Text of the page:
Out Of Mind, Out Of Sight: Why We Travel To Go Home Properly

June 5th, 2021
Out Of Mind, Out Of Sight: Why We Travel To Go Home Properly

I step off the train into chaos. The station is busy enough, but it leads into a long shopping mall (or the lower-key British equivalent) which stretches over the river running through this sleepy town, and that’s just thronged with people. Argh.

My destination is a few miles away - a vaccination centre, for my first dose of the AstraZeneca COVID-19 vaccine. I’m still playing it safe, and avoiding large gatherings - but my route requires crossing the river, which as far as I can see is only bridged by this mall, unless I took a huge detour, which I don’t have time to do. It’s no good. I have to dive in and weave my way through that crowd over there. 

A lady walks her dog down empty streets in Ljubljana</em>

A lady walks her dog down empty streets in Ljubljana

But then I stop and shake my head. Crowd? Do you really think this enormously spread-out scatter of people is a crowd?

I look again. Oh dear. I count maybe twenty people milling around, most wearing masks, and all of them (through conscious wariness or newly-unconscious habit) easily keeping their distance from one another. It’s hardly a “throng”. And maintaining a safe space from everyone is going to be a piece of cake.

It’s a sign of how much my social awareness has changed - and it’s not the only indicator. I’m utterly fascinated by everything and everyone. I have to stop myself from staring at people. And all these open shops! Isn’t an open shop amazing? You can just go in and buy things!

What I’m experiencing, in the weirdest fashion, is an intensified version of one of my favourite parts of travel: your second day back home.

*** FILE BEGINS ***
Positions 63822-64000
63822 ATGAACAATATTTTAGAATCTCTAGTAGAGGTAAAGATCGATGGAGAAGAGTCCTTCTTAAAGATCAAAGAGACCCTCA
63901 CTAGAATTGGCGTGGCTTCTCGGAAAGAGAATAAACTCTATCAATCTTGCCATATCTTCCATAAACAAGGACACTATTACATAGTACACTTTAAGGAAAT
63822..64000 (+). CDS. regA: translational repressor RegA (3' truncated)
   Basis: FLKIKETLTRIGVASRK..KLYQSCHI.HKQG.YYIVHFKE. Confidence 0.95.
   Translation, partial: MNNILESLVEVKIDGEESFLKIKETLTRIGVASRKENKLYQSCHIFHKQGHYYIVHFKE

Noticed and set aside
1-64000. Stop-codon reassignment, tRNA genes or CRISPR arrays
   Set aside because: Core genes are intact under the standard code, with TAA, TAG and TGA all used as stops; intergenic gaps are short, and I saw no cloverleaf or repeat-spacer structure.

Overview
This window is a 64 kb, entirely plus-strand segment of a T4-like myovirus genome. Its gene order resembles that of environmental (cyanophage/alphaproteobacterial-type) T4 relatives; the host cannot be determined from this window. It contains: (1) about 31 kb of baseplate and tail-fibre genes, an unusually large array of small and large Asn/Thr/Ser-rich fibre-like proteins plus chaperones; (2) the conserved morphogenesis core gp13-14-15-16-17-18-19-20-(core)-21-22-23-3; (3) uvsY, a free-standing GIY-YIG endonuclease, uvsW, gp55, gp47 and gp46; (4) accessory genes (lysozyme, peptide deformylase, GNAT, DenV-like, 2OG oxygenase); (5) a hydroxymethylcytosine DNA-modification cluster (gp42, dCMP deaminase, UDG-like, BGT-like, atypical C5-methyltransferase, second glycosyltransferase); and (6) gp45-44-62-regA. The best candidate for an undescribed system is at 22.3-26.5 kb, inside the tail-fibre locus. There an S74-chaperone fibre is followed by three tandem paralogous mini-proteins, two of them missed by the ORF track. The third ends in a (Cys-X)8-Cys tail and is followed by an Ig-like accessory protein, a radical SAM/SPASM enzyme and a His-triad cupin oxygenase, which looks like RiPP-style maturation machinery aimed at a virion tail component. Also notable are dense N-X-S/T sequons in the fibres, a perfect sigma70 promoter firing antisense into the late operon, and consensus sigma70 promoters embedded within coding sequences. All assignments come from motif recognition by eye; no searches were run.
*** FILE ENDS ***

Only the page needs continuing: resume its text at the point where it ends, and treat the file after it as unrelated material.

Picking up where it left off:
It’s like this. Being wise, you’ve taken an extra three or four days off work for a post-holiday holiday - just enough time to iron jet-lag out of your system, sort through the mail and potter around pleasantly in the garden for an afternoon or two. The very first day is all about sleeping – but on the second day, still exhausted from travel in much the same overstimulated brain fog you get after drinking too much coffee, you lurch into town…

And rediscover it. 

By going away, you’ve unfamiliarized yourself with your own home. For just a little while, you can truly see it again. Because familiarity makes the world – disappear. When you know exactly where you are and where you’re going, you tune out. Your thoughts turn to fresher-seeming topics and your eyes shift to cruise-control. Out of mind, out of sight.

This “re-seeing of the overfamiliar” is exactly what’s going to happen to all of us, as the world opens up again. Not only will travel once more become possible (and feel ten times more alluring than it ever did) - we’re also going to see our neighbourhoods and town centres and suburbs come alive.

More people. Shops opening. People sat outside restaurants and bars. Things lighting up again at night. The old sounds coming back, the old smells. It’ll be the same local world we’ve lived quietly in for the last year - but also, it absolutely won’t be. 

New life on the streets of Cordoba, Spain

New life on the streets of Cordoba, Spain

For a few amazing days, maybe even a week or two if you’re lucky, so much will feel refreshingly new, so you’re intensely aware of it like you’ve only experienced when you were away travelling or living elsewhere for months or even years at a time. 

You may even find you fall in love with your hometown all over again. 

I know. This may seem impossible, having spent so long being locked down here, unable to escape. But - this won’t feel like where you were locked down. This’ll feel like somewhere else. So if you want to have fun with your brain during this bizarre transition period, I suggest you do what good travel writers do upon arriving in a new place.